Why are humans drawn to 'fixing' people’s problems rather than helping them to find their own solutions?
Humans are problem solvers - we are good at fixing things and we are compelled to do so as a means of survival. My favourite discovery in Kahneman’s Thinking Fast and Slow was that humans have an in-built desire for shortcuts - a drive to solve problems using the least possible amount of effort. We prefer to use the information we have in front of us and don’t naturally seek additional information.
I wondered whether this desire for shortcuts could help to explain the ubiquitous ‘fix-it’ culture that we see in our public services. Does our innate drive to reach solutions quickly (amongst other obvious influences such as social and organisational pressures) play a role?
Add empathy into the mix and our desire to ‘fix’ things may be perpetuated further. As a practising clinical psychologist, I find it hardest to resist offering solutions when people appear to be struggling the most – as if empathy intensifies the urge to ‘fix’. We don’t want people to suffer – so it makes sense to find an answer and fast!
But is this the most helpful response? In some situations a fast solution is appropriate, such as with urgent medical care. But if a person has a more complex problem to solve, then a question is likely to be more useful than an answer.
How many times have you given your friend in distress the same advice, but they haven’t taken it on board? Maybe your solution isn’t right for them, maybe they don’t feel confident enough or maybe they just want to be listened to. Yet we keep dishing out advice hoping that one day our friend will listen, because after all – it’s a great solution! We carry on because it comes naturally and it feels good when our advice helps others, it gives our self-esteem a boost. It’s hard to remind ourselves that this strategy is often futile when the urge to provide a solution is so strong.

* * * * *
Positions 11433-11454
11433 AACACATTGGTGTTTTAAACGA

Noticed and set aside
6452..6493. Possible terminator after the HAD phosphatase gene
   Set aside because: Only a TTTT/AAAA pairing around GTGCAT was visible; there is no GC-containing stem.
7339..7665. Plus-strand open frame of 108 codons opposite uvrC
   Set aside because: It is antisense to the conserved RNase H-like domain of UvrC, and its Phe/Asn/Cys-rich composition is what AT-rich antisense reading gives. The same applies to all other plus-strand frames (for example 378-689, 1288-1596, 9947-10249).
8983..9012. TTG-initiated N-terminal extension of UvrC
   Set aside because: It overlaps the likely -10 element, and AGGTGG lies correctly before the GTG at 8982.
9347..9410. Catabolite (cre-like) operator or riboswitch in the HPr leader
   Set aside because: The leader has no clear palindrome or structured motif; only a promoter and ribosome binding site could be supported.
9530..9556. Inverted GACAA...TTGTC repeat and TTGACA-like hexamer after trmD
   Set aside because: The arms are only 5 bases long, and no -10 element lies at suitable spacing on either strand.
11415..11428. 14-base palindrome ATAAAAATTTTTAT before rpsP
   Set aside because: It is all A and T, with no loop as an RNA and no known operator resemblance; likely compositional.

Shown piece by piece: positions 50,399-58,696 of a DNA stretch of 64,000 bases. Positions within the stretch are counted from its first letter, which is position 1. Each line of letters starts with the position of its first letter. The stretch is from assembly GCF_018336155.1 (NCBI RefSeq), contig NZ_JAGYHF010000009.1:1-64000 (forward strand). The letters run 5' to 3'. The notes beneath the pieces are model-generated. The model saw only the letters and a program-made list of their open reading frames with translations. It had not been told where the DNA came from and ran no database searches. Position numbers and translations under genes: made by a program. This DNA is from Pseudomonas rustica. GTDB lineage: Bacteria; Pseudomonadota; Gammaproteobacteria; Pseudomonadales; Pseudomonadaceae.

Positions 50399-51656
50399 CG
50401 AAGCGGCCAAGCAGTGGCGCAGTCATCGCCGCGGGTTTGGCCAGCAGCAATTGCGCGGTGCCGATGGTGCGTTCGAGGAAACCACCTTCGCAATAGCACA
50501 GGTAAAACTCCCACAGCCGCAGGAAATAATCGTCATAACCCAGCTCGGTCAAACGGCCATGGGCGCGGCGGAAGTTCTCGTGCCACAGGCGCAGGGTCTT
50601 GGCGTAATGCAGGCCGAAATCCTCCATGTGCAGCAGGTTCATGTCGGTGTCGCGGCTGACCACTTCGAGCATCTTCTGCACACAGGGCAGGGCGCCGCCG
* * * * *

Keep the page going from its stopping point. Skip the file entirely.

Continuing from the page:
We know from the research and the abundance of coaching tools that are now available, that often the best way to help people is to build their confidence and to connect them to their own motivations for change. 'Good help' involves starting conversations that ask what matters and why; it involves sharing power with people and uncovering their unique motivations for change. When writing the Good Help report (which explores how you can best help people to take action), I wondered whether 'good help' still isn’t mainstream practice because of its perceived effort and natural tension with our instinct to ‘fix’.
It may appear to take longer to find the right solution but it's likely to be more effective once found. This presents a cultural challenge to public services that are under pressure to react quickly.
If I were to offer two top tips I would suggest:
Become aware of your desire to ‘fix’. See if you can become more aware of your urge to jump in with a solution. In these moments, see whether you can explore the person’s own capabilities to generate a solution by asking a question to understand their situation better, instead of providing an answer.
Share the load. Remind yourself (even if you are in a position of authority) that the person you are helping has power and responsibility to take action. They should have ownership over their own decisions, you can only guide them by understanding their unique story and motivations for change.
If we can hold ourselves back a little from responding in a reactive way to others’ problems, we might have a better chance of helping them. This doesn’t only depend on our individual ability to stop and listen, but on the priorities and values of the organisations in which we work. The Good Help report offers some excellent ideas for how services can be designed to promote an approach that supports people to feel hopeful, identify their own purpose and confidently take action.